Cemetery picnic: how our immigrants instilled strange traditions into the Americans
Many people associate a cemetery exclusively with a place of sadness and sorrow. But in the United States, only a century and a half ago, real picnics were held in cemeteries. And here young people got to know each other, relatives talked to each other, and simply went to dinners arranged at family plots with the graves of the deceased. This tradition was especially popular in the late XIX - early XX centuries. Writes about this "Cultural Studies".
Cemetery as a recreation area
In the 19th century, in the United States, people often gathered in cemeteries to relax and dine. One of the reasons for choosing such an exotic holiday destination was simple: at that time in many municipalities there were simply no proper holiday destinations, and the territory of cemeteries was always well-groomed and really looked like modern parks. Only with numerous tombstones on the territory.
In Dayton (Ohio), women could decently wave their umbrellas, strolling between the graves on the way to their site in the Forest Cemetery. And in New York, residents slowly walked through the churchyard of St. Paul (Lower Manhattan), carrying in their hands baskets filled with all sorts of food.
The second reason for the appearance of the “fashion quirk” was more sad: at that time epidemics of various diseases were rampant in the country, there was a high infant mortality rate, and often women did not survive childbirth. Death was such a frequent guest in many families that only at the cemetery could people calmly talk and have lunch with their family or friends. At the same time, they also “visited” the deceased relatives.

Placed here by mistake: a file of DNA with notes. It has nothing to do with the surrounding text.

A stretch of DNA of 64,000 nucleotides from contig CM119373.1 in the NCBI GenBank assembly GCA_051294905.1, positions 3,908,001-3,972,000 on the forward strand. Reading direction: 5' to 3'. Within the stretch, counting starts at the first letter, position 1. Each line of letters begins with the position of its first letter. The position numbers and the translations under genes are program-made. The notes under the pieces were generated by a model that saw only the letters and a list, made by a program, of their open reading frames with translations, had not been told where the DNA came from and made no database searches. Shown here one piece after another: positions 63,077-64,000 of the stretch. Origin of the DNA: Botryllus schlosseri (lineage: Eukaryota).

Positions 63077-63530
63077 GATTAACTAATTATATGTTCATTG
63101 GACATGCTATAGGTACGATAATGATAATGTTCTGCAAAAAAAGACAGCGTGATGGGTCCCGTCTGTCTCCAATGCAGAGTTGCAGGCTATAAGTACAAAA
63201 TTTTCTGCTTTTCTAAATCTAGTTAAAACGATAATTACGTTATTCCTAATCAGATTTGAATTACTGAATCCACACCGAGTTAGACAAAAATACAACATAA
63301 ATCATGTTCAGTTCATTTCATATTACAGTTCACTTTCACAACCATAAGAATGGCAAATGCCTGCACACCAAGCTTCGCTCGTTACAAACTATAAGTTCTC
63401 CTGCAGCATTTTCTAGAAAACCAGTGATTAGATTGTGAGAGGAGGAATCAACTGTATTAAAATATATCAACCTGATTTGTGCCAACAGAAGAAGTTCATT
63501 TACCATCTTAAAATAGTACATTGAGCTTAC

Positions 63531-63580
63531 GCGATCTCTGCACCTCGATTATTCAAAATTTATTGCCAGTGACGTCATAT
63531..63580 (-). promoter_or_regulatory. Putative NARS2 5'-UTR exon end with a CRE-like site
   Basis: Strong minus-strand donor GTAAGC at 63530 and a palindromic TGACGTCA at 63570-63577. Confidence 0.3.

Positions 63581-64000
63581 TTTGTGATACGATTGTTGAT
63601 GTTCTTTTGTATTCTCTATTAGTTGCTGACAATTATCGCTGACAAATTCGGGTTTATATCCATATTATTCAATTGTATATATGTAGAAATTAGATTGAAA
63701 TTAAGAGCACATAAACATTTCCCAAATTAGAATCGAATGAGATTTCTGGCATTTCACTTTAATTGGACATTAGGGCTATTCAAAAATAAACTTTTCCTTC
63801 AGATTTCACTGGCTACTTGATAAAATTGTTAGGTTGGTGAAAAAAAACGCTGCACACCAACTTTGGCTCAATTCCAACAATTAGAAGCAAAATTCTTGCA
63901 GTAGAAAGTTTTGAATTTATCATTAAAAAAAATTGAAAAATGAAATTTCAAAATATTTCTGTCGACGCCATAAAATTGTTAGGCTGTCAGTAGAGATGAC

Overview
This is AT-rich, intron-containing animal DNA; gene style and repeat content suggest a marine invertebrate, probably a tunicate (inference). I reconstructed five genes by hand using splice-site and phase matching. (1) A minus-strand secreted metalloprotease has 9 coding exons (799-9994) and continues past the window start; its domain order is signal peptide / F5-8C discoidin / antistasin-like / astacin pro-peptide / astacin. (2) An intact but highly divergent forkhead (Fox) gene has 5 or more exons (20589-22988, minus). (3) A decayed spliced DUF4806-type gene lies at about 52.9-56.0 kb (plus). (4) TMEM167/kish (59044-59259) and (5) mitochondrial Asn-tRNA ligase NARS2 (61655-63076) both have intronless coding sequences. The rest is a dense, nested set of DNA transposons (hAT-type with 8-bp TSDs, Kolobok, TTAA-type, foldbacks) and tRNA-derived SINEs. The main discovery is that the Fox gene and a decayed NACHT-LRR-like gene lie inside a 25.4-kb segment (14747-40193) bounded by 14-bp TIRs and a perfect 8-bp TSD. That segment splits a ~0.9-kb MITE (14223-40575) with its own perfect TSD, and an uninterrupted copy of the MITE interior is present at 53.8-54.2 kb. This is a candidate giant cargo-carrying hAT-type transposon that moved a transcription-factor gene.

Family members came to celebrate Thanksgiving with the deceased father or to bring gifts to the cemetery on Mother's Day. They took not only sandwiches and other snacks with them, but even spirit lamps to be able to boil tea or coffee.
Whereas in the cities old cemeteries were usually located in the territory belonging to the church, then new resting places appeared outside the city and were designed as beautiful parks that had a rest.
Already at that time, the United States attracted immigrants, for whom the commemoration of the deceased in the cemetery was a national tradition. It was widespread: in Russia and Germany, in Guatemala, Greece and other countries, where today it is customary on holidays and special remembrance days to eat food with the dead.
Many older Americans considered this tradition a “terrible celebration” and real barbarism. But young Americans continued to picnic in the cemetery. True, a little later the question arose about proper behavior in places of rest.
The widespread tradition led to the fact that many cemeteries were literally littered with garbage, and in some cases even police intervention was required in order to pacify too amused amateurs of this kind of entertainment.
True, there were also supporters of hanging out at the cemetery, especially noting the optimism of people who find reason for joy even in such sad circumstances. From the participants of the picnics, only decent behavior and thorough garbage collection were required.
However, over time, the tradition of having picnics in a place of sorrow became less and less popular. Medicine stepped forward, mortality decreased significantly, and parks and squares appeared in the cities where you can have real family holidays, meetings with friends and relatives, and decent catering establishments have become more common and accessible to the population.
Nevertheless, in some cities in the United States you can still have a picnic in the cemetery, observing the same simple rules: decent behavior and cleaning up the trash. Failure to comply with at least one of them can lead to serious punishments that will affect all participants in the “sweet” celebration.
It is worth remembering that such a pastime is allowed on the territory of far from every cemetery, and this applies more to places where the family members of those whose relatives once came from countries with traditional commemoration of relatives at their graves are laid to rest.
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